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Younger home with large bedroom window, low to the ground

Younger home with large bedroom window, low to the ground

If you are buying or selling an older ranch style house or historic home in Silicon Valley, there’s a good chance that original bedroom windows may be smaller or higher than your home inspector might like.  What is the big deal with the height or size of the windows?  The inspection report may mention ingress and egress.  What is that all about?

For fire safety, it’s important that:

  • bedroom windows be an escape route for persons in the home (egress) – for this, they must be low enough to the ground and big enough so that children and adults can both get out in case of an emergency
  • emergency responders such as fire fighters, with their large backpacks on their backs, can get in through the same openings (ingress)

When windows are too high, kids, and perhaps adults, cannot get out through them.  And no matter how low or high, if the windows are too small, emergency personnel cannot enter through them.

How big and how low do the windows need to be?

There are varied requirements, and exceptions, depending on whether the home is new construction or a remodel. Additionally, there are different rules for basements and 2nd story bedroom windows. Cities and towns each have their own codes, too.  Your best bet is to check with your particular town or city to see what you must do if remodeling or replacing your windows.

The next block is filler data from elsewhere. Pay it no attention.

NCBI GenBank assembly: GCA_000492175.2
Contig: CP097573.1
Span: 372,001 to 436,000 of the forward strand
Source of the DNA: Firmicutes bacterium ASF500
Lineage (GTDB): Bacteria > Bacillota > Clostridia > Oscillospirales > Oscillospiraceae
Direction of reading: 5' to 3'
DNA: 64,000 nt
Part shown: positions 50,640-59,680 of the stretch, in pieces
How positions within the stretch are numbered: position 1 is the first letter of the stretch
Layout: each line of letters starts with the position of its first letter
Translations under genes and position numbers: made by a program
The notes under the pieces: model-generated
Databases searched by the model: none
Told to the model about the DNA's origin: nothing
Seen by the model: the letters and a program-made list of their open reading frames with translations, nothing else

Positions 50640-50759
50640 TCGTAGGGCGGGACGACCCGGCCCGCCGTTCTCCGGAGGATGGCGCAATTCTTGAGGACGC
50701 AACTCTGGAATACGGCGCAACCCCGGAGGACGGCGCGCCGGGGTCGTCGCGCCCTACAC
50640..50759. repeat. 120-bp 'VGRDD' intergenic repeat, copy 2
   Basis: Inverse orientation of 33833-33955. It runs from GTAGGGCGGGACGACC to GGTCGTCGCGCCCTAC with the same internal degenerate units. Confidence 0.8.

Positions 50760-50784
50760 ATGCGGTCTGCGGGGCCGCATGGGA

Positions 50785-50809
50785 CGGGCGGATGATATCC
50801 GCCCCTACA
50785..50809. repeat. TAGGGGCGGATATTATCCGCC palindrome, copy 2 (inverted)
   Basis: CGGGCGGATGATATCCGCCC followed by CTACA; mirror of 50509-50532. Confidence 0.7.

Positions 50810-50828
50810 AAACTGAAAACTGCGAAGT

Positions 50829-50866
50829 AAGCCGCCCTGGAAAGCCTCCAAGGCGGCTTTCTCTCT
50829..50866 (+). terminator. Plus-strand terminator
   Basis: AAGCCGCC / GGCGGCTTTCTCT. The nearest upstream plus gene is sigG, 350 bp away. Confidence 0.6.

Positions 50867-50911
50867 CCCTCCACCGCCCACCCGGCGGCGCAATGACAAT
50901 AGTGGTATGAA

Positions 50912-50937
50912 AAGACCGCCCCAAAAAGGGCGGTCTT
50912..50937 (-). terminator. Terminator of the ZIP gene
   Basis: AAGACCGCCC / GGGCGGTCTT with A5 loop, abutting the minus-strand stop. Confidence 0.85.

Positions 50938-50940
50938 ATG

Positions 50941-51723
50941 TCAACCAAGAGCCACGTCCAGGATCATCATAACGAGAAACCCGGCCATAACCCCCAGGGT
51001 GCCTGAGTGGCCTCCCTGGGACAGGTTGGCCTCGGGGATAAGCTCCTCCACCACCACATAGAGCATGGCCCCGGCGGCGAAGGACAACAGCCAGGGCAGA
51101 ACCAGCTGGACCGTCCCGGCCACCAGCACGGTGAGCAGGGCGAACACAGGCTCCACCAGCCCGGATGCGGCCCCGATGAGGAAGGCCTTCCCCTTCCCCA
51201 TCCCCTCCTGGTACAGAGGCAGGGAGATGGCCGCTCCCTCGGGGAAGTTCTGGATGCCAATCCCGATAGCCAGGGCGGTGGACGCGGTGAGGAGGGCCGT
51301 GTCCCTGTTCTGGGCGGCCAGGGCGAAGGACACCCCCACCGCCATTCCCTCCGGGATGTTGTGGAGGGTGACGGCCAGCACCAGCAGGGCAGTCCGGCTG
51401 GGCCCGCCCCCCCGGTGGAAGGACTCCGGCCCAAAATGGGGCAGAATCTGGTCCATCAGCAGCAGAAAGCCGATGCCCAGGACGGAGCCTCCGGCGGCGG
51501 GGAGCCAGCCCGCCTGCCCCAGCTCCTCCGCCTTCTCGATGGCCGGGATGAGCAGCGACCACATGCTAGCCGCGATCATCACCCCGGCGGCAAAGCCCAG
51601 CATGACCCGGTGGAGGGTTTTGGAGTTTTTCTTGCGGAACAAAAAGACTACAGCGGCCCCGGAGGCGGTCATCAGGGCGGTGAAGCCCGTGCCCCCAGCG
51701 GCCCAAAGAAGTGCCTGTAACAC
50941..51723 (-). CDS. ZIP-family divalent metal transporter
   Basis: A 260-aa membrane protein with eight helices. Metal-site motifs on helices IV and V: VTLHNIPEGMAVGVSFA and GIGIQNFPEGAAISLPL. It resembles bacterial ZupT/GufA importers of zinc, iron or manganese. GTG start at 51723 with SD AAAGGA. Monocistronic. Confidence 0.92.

In Los Gatos, ground floor windows must be

  • no more than 44″ off the ground
  • at least 20″ wide
  • at least 24″ tall
  • There are additional requirements, though – please see the link at the bottom of this article to view the details.

When remodeling your home and switching from single pane to dual pane windows, many people will be tempted to use the same sized windows with the new replacement set in order to save money, and in many areas, skip the need for permits and finals by not disturbing the stucco.  But rather than target the least expensive way to upgrade your windows, I’d like to suggest making safety a priority.  Upgrade not just your home’s energy efficiency, but its safety too.

 

Ranch style house with original casement windows

Ranch style house with original casement windows – impossible for ingress by emergency personnel.

 

Next is a ranch style house in which the windows have been replaced, but they are fairly high off the ground and the openings are not big enough for a firefighter to get in.

 

Bedroom windows have been replaced, but do not have large openings

Bedroom windows have been replaced, but do not have large openings

 

And a ranch style house with newer and enlarged bedroom windows – low to the ground and bigger openings for fire escape or rescue.

 

Bedroom windows have been replaced and enlarged for safety.

Bedroom windows have been replaced and enlarged for safety.

 

I found many related articles on line with the particulars about size.  This one seemed especially good, so I’m including the link here alongside info from Los Gatos and San Jose on replacement windows (each town or city may have slightly different requirements):

Common Building-Code Violations: Emergency-Egress Windows Too Small

Town of Los Gatos required bedroom window sizes

City of San Jose: Window Replacement Requirements

 

 

 

Author

  • Silicon Valley Realtor, selling homes in Los Gatos, Saratoga, San Jose, Silicon Valley, and nearby since 1993. Prolific blogger with a network of sites.